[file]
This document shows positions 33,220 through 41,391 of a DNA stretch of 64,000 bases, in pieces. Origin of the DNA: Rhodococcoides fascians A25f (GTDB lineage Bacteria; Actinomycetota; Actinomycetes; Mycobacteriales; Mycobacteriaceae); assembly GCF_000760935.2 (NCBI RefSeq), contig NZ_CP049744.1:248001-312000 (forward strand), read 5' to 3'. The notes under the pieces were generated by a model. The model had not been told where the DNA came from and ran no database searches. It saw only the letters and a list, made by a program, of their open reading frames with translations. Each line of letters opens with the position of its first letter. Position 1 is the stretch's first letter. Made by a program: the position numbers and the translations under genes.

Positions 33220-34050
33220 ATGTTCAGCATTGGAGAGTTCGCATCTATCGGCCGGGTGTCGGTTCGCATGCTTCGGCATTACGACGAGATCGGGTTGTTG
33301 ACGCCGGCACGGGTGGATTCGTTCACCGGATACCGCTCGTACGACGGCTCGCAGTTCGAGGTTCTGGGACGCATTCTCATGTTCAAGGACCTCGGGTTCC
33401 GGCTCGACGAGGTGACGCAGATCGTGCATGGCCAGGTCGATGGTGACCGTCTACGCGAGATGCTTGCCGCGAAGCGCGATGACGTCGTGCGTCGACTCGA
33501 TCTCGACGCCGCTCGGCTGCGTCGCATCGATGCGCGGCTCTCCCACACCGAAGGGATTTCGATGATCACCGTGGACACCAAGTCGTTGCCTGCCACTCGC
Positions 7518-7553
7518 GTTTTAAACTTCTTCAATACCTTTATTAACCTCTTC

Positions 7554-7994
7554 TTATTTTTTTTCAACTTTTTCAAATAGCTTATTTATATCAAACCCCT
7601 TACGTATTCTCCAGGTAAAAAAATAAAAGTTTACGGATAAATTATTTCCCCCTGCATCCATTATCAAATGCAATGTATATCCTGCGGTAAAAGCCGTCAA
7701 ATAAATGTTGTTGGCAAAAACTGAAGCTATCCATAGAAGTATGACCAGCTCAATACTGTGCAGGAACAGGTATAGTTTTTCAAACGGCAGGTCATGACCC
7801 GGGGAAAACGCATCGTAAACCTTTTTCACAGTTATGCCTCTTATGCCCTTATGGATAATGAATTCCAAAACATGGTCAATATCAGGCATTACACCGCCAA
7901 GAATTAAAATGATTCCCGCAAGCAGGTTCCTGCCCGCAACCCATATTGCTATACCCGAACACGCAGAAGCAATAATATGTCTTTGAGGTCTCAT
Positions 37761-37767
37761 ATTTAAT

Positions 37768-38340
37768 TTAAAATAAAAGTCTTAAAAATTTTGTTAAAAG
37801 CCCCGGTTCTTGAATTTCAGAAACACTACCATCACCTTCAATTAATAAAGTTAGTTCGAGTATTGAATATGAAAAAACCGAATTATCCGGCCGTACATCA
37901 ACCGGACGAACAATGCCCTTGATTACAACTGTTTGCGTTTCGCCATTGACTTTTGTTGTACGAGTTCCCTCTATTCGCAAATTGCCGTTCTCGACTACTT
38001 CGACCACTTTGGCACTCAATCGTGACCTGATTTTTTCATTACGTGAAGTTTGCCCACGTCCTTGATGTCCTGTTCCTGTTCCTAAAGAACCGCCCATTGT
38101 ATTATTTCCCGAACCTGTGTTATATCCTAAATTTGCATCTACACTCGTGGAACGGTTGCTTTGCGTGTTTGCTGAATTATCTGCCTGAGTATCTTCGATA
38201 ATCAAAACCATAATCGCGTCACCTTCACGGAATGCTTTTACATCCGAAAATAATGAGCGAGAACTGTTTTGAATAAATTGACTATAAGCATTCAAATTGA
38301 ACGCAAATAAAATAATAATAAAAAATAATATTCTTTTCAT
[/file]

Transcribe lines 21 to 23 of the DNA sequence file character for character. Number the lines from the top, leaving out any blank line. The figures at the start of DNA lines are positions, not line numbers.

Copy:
38001 CGACCACTTTGGCACTCAATCGTGACCTGATTTTTTCATTACGTGAAGTTTGCCCACGTCCTTGATGTCCTGTTCCTGTTCCTAAAGAACCGCCCATTGT
38101 ATTATTTCCCGAACCTGTGTTATATCCTAAATTTGCATCTACACTCGTGGAACGGTTGCTTTGCGTGTTTGCTGAATTATCTGCCTGAGTATCTTCGATA
38201 ATCAAAACCATAATCGCGTCACCTTCACGGAATGCTTTTACATCCGAAAATAATGAGCGAGAACTGTTTTGAATAAATTGACTATAAGCATTCAAATTGA